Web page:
Ed Secretary To Participate In Anti-Youth Violence Summit
WASHINGTON - U.S. Education Secretary Arne Duncan will give remarks at the Summit on Preventing Youth Violence, hosted by the U.S. Department of Justice, at 5:30 p.m. Monday, April 4, at the Renaissance Hotel in Washington, D.C. He will praise the work of six cities that have developed comprehensive plans to help reduce youth and gang violence, improve opportunities for youth, and encourage innovation at the local and federal levels. Representatives from each of the cities—Boston; Chicago; Detroit; Memphis; Salinas, Calif.; and San Jose, Calif.—will present their plans that incorporate multi-disciplinary partnerships, balanced approaches and data-driven strategies.
U.S. Department of Education’s Assistant Secretary for Civil Rights Russlynn Ali also will participate in the summit. She will give closing remarks at 2:30 p.m. Tuesday, April 5.
Other participants in the two-day summit taking place Monday-Tuesday, April 4-5, include Attorney General Eric Holder; Surgeon General Regina Benjamin, M.D.; Director of the White House Office of National Drug Control Policy R. Gil Kerlikowske; mayors from each of the six cities; clergymen; representatives from the National Forum on Youth Violence Prevention’s federal partners; members of Congress; and representatives of several foundations.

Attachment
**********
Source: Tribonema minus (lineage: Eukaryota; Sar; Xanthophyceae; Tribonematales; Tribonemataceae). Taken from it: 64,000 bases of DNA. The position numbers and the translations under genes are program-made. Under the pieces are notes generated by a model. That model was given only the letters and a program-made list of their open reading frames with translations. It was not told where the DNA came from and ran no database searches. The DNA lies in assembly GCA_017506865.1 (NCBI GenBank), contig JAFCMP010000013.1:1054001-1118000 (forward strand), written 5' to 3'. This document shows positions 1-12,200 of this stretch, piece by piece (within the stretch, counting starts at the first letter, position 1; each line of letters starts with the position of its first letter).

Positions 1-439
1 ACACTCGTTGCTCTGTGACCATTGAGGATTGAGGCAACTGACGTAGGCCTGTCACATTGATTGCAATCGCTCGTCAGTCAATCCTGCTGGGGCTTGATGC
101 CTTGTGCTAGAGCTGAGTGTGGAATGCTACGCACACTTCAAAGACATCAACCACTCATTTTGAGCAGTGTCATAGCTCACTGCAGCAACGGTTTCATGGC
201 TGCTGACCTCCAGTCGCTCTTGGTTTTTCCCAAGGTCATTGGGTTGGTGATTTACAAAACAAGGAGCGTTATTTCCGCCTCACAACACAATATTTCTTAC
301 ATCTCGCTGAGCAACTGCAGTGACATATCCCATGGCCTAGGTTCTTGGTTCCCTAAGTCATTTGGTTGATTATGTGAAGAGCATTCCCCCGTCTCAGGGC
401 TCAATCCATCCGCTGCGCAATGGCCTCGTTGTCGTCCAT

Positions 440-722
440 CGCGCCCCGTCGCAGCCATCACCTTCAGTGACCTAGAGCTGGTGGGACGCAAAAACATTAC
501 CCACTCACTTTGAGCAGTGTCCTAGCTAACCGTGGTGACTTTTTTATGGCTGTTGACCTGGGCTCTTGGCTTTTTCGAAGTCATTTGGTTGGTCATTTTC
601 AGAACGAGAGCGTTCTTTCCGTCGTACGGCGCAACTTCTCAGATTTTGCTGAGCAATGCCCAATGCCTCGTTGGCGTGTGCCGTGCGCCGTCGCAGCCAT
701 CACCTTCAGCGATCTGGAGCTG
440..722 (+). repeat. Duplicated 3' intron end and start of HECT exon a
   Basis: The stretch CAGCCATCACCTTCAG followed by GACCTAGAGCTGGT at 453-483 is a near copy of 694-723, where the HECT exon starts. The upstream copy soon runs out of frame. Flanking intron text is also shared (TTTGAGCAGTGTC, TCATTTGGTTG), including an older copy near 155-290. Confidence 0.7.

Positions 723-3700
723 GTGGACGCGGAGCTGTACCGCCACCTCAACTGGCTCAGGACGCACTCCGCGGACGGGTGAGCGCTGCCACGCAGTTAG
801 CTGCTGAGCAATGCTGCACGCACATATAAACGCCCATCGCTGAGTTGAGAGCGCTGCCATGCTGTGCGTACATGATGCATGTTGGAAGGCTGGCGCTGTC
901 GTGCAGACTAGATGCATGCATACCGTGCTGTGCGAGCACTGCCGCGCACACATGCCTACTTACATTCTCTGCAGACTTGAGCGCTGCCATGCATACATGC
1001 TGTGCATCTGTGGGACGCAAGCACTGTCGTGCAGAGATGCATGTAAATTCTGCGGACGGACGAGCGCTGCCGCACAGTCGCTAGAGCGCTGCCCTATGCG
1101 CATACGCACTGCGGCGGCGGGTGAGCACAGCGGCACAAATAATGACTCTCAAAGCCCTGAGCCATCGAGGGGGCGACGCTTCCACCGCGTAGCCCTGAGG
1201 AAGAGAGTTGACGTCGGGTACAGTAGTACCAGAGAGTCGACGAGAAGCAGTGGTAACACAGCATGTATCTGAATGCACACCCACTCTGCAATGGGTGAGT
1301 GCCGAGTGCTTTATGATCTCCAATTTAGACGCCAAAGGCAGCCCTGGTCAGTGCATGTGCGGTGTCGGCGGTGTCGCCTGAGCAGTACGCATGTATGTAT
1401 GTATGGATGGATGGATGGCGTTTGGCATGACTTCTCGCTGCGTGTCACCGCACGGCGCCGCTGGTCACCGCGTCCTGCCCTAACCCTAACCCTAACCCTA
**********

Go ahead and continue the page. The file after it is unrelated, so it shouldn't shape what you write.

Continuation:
Last year at the direction of President Obama, the Departments of Justice and Education launched the National Forum on Youth Violence Prevention, along with participating localities and other federal agencies. The Administration created the forum as a context for participating localities to share challenges and promising strategies with each other and to explore how federal agencies can better support local efforts. The six participating cities were selected based on need, geographic diversity, and willingness and capacity to engage. Along with the Departments of Justice and Education, other participating federal agencies include the Departments of Health and Human Services, Housing and Urban Development, Labor and the Office of National Drug Control Policy.